• Worse yet, could you imagine KEEPING every piece of junk mail that comes into your home and office (gosh I hope not; and if the answer is yes, I have wonderful Professional Organizer colleagues that can help you!)
  • Just like you get rid of the garbage in your physical life it is necessary to get rid of the garbage in your virtual life too!

We’ve all gotten pretty good at squeezing in an email, quick call, or text in a moments time, however when we have project work or multi-step tasks it a bit more complicated. Both productivity and performance improve when we are in flow.

Daniel Goleman, the Father of Emotional Intelligence, describes FLOW as a state in which people become utterly absorbed in what they are doing and their awareness is merged with their actions. He says “you know when you are in flow; work becomes easy, you lose track of time, you feel happy, and joyful, and productive.

It makes sense that we would want to create the flow state for when we finally get to doing our really important work. For the brain to engage, work has to be challenging enough to stimulate the brain. The challenge itself is energizing and motivating.

However, there is more we can do to propel ourselves into flow:

  1. Clearly define the goal and create an outline or plan. Being specific minimizes your getting off task.
  2. Create your optimum environment by eliminating distractions. This can mean no noise, white noise, music with words, or music without words. Wear headphones so people know not to interrupt you, close your office door (if you’re so lucky to have one), or find a secluded place to work.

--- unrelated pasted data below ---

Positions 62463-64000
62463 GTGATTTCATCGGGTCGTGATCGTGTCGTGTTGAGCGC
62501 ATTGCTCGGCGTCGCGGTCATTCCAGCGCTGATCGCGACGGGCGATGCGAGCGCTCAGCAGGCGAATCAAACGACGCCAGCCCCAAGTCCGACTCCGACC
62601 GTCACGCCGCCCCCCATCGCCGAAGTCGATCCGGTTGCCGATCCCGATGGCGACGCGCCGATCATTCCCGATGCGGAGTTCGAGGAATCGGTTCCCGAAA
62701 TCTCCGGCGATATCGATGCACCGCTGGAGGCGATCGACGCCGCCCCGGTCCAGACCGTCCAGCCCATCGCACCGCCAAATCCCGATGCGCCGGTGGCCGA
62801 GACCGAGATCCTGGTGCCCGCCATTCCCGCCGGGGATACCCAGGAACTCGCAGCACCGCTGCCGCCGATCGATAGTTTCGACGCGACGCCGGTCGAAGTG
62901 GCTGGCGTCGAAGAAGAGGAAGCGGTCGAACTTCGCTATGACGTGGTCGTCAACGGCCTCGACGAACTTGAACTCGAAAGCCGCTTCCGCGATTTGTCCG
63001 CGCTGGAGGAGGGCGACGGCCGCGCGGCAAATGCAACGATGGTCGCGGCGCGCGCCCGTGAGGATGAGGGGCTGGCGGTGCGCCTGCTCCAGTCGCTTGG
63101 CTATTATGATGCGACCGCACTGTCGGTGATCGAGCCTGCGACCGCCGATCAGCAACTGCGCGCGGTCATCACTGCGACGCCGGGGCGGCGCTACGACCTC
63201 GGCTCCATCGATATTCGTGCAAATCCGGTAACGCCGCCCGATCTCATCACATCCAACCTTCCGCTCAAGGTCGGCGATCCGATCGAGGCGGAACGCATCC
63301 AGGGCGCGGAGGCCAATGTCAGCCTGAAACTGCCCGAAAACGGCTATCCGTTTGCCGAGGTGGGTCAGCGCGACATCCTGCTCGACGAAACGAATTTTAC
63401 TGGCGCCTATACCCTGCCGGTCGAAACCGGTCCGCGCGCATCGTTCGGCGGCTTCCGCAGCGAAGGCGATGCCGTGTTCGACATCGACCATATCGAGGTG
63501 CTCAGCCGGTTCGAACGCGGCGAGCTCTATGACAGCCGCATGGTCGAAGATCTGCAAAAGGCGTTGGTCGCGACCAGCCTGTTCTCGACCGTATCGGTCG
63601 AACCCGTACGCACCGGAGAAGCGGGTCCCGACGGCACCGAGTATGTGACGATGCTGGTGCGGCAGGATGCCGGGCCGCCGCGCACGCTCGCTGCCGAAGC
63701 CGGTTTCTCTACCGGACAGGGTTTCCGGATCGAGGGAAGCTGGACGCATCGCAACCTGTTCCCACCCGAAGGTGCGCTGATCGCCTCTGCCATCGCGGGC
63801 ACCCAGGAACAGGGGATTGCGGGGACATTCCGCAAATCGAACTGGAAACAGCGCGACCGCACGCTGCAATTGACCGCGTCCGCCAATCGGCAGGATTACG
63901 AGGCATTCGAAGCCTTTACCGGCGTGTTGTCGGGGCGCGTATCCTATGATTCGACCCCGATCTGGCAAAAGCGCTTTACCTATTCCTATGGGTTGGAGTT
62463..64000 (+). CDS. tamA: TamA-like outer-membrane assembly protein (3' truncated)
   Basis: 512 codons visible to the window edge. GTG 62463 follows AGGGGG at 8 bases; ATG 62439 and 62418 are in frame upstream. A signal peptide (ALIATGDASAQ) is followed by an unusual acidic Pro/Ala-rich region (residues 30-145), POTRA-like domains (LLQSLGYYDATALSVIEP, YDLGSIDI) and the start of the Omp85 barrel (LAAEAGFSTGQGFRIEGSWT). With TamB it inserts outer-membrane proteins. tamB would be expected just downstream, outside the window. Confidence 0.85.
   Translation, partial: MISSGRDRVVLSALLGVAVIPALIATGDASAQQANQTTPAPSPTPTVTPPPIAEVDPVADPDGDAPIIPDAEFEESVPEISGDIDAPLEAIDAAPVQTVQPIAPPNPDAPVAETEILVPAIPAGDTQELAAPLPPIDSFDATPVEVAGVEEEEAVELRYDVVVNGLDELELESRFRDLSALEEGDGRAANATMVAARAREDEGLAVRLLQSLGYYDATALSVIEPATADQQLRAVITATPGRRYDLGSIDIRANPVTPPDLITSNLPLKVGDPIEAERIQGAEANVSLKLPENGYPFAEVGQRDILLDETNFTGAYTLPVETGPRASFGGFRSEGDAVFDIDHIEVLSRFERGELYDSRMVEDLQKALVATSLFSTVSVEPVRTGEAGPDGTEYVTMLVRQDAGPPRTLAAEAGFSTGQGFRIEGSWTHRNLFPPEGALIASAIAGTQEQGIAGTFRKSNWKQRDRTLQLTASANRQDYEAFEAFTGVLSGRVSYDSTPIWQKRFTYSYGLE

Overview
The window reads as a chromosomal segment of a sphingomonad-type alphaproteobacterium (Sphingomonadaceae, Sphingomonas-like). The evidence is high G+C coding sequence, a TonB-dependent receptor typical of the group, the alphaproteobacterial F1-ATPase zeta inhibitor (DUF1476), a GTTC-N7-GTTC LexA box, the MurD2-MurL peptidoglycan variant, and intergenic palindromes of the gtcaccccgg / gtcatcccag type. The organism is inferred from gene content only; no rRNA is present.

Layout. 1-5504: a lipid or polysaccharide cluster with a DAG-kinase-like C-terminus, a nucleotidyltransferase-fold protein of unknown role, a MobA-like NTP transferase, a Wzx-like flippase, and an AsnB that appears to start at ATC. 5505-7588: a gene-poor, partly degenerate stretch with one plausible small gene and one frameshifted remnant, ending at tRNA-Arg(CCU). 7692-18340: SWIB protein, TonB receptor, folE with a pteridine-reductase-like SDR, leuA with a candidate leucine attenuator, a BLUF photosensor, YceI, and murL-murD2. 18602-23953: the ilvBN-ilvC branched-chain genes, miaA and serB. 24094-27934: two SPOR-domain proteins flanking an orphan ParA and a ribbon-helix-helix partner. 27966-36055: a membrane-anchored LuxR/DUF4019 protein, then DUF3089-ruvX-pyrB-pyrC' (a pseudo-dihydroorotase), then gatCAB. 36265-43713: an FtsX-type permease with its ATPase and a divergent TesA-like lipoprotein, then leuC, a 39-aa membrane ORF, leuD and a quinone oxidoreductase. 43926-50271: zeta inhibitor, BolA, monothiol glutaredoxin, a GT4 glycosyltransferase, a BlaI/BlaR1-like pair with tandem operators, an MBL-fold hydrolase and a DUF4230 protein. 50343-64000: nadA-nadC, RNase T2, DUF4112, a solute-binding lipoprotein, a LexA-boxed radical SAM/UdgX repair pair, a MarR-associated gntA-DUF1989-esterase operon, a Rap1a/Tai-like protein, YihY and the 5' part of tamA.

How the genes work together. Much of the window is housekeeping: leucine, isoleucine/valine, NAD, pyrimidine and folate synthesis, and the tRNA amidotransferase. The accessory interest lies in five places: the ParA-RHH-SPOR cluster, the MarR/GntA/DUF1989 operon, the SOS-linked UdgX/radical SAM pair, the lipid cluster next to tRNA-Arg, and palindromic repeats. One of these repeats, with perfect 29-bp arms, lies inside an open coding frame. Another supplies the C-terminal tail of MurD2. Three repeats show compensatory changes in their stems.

3. Clear the decks. While some people can jump in and “eat the frog”, others need to get the little nudgy annoying tasks off their plate so they can concentrate and be completely engaged.
  4. Block off enough time. Some people can work in micro blocks – 15-30 minutes, and the next day pick up right where they left off. Others need 2 or 3 or 4 hour chunks so they don’t have to waste time ramping up to get to where they were the day before.
  5. Build in accountability and feedback. Outside support often helps to stay on task.

 

When I dig into a task this is what works for me:

  1. I write out my goal and put it in front of me. Then I outline the steps to reach the goal, often on post-its, organizing the process. And, it helps me stay motivated when I can throw away a completed post-it.
  2. My optimum environment includes finding a quiet spot where no one can talk to me. I turn off my phone, ALL social media, and often the internet. I prefer to have either white noise or music without words playing in the background